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Singapore Housing Policy, the ultimate best practice?

10/10/2010 00:00

Fifty years ago, the self-government of Singapore created the Housing and Development Board (HDB). When the country became fully independent in 1965 the first Prime Minister, Lee Kuan Yew, saw dilapidated housing and slums, which were widespread at the time as the most visible mark of under-development.

He also had the vision of quality housing playing a key role in nation-building, giving an identity to a city-state where various communities had to learn to live and work together. HDB was the instrument required to promote public housing on a large scale, to make good use of public subsidies and deliver adequate housing for all citizens.[1]

Singapore is today a most advanced Asian Tiger, a well-organized and prosperous “first world” country and global city. Its GNI per capita is close to 35,000 USD (on par with Italy). Its exports have grown at an average rate of nearly 10 per cent in the last 20 years and have reached USD 300 billion. Its unemployment rate stands at a low 2.2 per cent, its fertility rate at a very low 1.2 per cent, (a serious problem of ageing population), its urbanization rate at 100 per cent (a record and a chance). Singapore counts 5 million inhabitants (citizens 3.2 m, permanent residents 0.5 m, foreign workers 1.3 m). Residents live in well-designed and comfortable housing estates (known as HDB Towns, 26 so far), generally in high-rise buildings (between 12 and 21 storeys, and sometimes up to 40 or even 50 storeys) with community facilities, green spaces and easy access to mass transport lines (buses and metros).

In 50 years HDB, one of the largest public developers in the world, has produced more than 900.000 flats that house 82 per cent of the resident population (i.e. more than 3 million persons). The vast majority (95  per cent) of these units have been sold at subsidized prices to middle-income families, whose monthly incomes should be below 5,700 USD (8,000 S$) in 2010. The historical evolution has been as follows: 11,000 units built per year in the 1960s, 24,000 in the 1970s, 30,000 in the 1980s, 26,000 in the 1990s. In the last decade, production has gone down as the demand is largely met.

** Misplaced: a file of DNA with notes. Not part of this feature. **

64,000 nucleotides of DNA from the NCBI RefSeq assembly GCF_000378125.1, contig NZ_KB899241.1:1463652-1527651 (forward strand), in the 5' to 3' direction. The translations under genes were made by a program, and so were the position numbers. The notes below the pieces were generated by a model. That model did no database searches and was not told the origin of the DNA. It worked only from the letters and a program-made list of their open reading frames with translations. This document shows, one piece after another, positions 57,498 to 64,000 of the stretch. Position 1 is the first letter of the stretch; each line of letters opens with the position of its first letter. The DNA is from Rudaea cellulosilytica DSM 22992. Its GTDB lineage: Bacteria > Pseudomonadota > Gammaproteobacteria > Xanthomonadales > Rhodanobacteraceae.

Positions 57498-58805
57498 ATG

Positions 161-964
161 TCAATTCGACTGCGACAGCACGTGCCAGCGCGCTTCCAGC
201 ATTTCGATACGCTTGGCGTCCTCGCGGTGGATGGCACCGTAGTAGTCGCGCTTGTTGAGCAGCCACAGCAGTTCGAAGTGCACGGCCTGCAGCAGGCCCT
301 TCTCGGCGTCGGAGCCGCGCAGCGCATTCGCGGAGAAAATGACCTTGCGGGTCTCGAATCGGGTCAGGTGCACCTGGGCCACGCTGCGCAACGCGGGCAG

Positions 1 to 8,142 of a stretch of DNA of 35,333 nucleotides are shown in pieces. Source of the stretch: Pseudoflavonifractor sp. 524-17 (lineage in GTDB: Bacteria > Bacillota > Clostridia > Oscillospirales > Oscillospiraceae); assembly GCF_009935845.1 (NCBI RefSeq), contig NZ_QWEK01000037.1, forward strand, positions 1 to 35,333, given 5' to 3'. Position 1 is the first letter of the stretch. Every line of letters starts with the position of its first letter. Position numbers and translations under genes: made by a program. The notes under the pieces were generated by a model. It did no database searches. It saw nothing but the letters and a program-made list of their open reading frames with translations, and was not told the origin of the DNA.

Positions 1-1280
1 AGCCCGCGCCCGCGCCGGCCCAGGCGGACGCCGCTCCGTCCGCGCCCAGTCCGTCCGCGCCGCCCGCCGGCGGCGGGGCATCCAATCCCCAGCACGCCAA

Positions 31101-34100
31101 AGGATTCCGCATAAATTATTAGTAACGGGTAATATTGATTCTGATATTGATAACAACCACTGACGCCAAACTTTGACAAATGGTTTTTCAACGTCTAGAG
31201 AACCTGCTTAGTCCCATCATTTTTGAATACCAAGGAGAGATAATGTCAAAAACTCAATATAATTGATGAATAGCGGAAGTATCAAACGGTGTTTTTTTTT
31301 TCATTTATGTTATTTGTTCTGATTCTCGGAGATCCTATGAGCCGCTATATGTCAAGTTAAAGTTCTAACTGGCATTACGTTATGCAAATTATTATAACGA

Impressed by HDB performance, visitors usually raise two types of questions. The first category relates to the design and livability of the towns created by HDB, particularly to the vertical building pattern which is a trademark of Singapore. The second is about the allocation of public money to reduce selling prices, the share of national budget devoted to housing and the subsidy strategy which constitutes the backbone of HDB success.

On the issue of vertical housing, the government has no shame, quite the opposite. The main argument is the need for a small island (710 to maintain high building densities if it wants to preserve its natural environment.

In fact, despite all the high-rise developments, urban densities remain relatively low in Singapore (compared to Hong Kong for example). They average 100 units/ha and could be achieved in other ways, through more compact estates of lower heights. It appears that the systematic high-rise option is not a mere consequence of the high-density search. Rather it seems to reflect the cultural aspirations of the leaders, as well as the population, to live in a “first world” environment: a world where sky-scrapers are combined with extensive services, where community bonding goes hand-in-hand with modern technologies, where strong family values are translated in generational proximity (vertical and horizontal).